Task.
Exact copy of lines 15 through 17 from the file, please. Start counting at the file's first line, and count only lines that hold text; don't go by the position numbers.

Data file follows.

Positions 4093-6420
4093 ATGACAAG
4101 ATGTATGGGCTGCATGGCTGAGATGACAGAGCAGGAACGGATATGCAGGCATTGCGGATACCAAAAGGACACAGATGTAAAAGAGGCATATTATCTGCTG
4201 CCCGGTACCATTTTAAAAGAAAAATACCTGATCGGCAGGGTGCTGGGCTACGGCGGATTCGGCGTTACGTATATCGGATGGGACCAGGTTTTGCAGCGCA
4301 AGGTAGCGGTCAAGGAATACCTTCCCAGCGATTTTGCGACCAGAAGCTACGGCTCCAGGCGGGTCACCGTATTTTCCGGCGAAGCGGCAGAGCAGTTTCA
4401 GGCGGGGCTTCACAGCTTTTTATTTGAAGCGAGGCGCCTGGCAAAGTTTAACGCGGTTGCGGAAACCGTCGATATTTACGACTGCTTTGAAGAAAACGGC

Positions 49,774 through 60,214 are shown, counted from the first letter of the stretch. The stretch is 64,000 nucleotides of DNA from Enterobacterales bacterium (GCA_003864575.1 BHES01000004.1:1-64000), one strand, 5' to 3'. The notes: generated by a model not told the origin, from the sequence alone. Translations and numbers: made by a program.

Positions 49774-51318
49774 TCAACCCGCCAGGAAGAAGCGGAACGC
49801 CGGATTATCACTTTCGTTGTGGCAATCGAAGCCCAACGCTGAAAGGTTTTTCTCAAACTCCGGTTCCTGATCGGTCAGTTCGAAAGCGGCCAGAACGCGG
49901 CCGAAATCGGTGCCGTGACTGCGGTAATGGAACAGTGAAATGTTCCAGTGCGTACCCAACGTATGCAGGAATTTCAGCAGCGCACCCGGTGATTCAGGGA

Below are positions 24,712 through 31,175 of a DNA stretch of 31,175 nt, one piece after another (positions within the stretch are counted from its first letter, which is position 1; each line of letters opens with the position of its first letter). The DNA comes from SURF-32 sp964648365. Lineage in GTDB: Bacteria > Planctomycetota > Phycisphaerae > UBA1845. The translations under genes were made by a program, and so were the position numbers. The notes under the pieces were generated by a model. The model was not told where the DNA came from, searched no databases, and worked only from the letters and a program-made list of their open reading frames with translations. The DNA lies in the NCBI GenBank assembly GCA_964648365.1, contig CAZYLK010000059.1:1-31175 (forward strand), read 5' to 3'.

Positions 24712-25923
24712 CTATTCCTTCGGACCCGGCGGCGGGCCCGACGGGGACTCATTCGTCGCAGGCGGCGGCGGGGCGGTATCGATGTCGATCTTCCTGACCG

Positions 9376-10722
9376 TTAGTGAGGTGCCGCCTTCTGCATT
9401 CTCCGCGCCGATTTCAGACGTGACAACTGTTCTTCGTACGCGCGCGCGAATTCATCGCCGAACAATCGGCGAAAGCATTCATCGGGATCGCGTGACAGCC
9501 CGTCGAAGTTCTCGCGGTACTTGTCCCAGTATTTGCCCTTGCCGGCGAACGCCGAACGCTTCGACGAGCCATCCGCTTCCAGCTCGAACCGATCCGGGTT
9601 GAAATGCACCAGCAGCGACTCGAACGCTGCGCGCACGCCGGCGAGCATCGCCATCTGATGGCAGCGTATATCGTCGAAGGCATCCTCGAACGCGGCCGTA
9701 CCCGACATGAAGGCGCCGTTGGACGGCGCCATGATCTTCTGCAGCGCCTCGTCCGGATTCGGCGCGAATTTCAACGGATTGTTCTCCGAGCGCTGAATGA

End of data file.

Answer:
Positions 9376-10722
9376 TTAGTGAGGTGCCGCCTTCTGCATT
9401 CTCCGCGCCGATTTCAGACGTGACAACTGTTCTTCGTACGCGCGCGCGAATTCATCGCCGAACAATCGGCGAAAGCATTCATCGGGATCGCGTGACAGCC